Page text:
Prosocial Spending and Well-Being: Cross-Cultural Evidence For a Psychological Universal

Michael Norton, Harvard Business School, USA
Lara Aknin, University of British Columbia, Canada
Chris Barrington-Leigh, University of British Columbia, Canada
Elizabeth Dunn, University of British Columbia, Canada
John Helliwell, University of British Columbia, Canada
Robert Biswas-Deiner, Centre for Applied Positive Psychology, USA
Imelda Kemeza, Mbarara University of Science and Technology, Uganda
Paul Nyende, Makerere University Institute of Psychology, Uganda
Claire Ashton-James, University of Groningen, The Netherlands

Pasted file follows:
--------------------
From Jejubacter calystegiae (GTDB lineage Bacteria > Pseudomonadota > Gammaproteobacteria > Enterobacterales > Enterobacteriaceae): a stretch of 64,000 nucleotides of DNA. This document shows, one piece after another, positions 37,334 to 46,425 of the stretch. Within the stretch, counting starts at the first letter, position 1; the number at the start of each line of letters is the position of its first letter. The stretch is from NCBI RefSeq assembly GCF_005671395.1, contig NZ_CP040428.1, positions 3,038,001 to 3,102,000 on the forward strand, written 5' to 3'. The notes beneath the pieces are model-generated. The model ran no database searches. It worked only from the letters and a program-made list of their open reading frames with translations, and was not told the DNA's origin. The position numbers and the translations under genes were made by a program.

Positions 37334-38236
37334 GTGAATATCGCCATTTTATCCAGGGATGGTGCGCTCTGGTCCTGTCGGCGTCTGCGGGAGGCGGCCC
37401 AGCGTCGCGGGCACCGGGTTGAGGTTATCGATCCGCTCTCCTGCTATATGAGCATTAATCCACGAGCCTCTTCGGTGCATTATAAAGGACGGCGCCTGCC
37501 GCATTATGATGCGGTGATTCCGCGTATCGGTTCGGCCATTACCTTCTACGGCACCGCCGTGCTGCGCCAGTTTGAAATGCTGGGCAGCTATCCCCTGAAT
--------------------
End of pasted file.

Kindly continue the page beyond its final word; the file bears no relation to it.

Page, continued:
People around the world derive happiness from spending money on others. Prosocial spending is associated with greater happiness in 120 out of 136 countries; both actual and recalled prosocial spending impacts happiness across countries differing in wealth (Canada, Uganda, and India). Happiness from helping others emerges in diverse cultural contexts.
[ to cite ]:
Michael Norton, Lara Aknin, Chris Barrington-Leigh, Elizabeth Dunn, John Helliwell, Robert Biswas-Deiner, Imelda Kemeza, Paul Nyende, and Claire Ashton-James (2012) ,"Prosocial Spending and Well-Being: Cross-Cultural Evidence For a Psychological Universal", in NA - Advances in Consumer Research Volume 40, eds. Zeynep G├╝rhan-Canli, Cele Otnes, and Rui (Juliet) Zhu, Duluth, MN : Association for Consumer Research, Pages: 13-17.